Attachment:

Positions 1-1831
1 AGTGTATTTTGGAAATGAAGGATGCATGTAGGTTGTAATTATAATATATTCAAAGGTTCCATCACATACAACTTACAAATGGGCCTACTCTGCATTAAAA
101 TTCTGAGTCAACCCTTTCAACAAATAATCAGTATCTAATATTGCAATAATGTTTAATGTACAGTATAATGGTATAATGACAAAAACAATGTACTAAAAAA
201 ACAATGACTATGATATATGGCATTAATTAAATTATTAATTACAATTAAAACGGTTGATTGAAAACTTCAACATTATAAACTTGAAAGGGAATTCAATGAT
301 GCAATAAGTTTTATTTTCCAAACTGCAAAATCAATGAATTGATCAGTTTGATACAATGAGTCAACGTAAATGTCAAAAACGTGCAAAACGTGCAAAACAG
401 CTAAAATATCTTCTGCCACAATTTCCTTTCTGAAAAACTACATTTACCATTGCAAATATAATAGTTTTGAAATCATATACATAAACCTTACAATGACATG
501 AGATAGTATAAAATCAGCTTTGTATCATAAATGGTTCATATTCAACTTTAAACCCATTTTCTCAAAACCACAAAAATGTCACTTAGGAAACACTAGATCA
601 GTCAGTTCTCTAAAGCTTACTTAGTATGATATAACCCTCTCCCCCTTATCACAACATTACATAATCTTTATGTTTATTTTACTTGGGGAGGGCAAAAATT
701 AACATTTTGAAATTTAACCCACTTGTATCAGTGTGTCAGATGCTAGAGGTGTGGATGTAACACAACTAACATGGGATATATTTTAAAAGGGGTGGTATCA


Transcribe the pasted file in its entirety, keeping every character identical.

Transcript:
Positions 1-1831
1 AGTGTATTTTGGAAATGAAGGATGCATGTAGGTTGTAATTATAATATATTCAAAGGTTCCATCACATACAACTTACAAATGGGCCTACTCTGCATTAAAA
101 TTCTGAGTCAACCCTTTCAACAAATAATCAGTATCTAATATTGCAATAATGTTTAATGTACAGTATAATGGTATAATGACAAAAACAATGTACTAAAAAA
201 ACAATGACTATGATATATGGCATTAATTAAATTATTAATTACAATTAAAACGGTTGATTGAAAACTTCAACATTATAAACTTGAAAGGGAATTCAATGAT
301 GCAATAAGTTTTATTTTCCAAACTGCAAAATCAATGAATTGATCAGTTTGATACAATGAGTCAACGTAAATGTCAAAAACGTGCAAAACGTGCAAAACAG
401 CTAAAATATCTTCTGCCACAATTTCCTTTCTGAAAAACTACATTTACCATTGCAAATATAATAGTTTTGAAATCATATACATAAACCTTACAATGACATG
501 AGATAGTATAAAATCAGCTTTGTATCATAAATGGTTCATATTCAACTTTAAACCCATTTTCTCAAAACCACAAAAATGTCACTTAGGAAACACTAGATCA
601 GTCAGTTCTCTAAAGCTTACTTAGTATGATATAACCCTCTCCCCCTTATCACAACATTACATAATCTTTATGTTTATTTTACTTGGGGAGGGCAAAAATT
701 AACATTTTGAAATTTAACCCACTTGTATCAGTGTGTCAGATGCTAGAGGTGTGGATGTAACACAACTAACATGGGATATATTTTAAAAGGGGTGGTATCA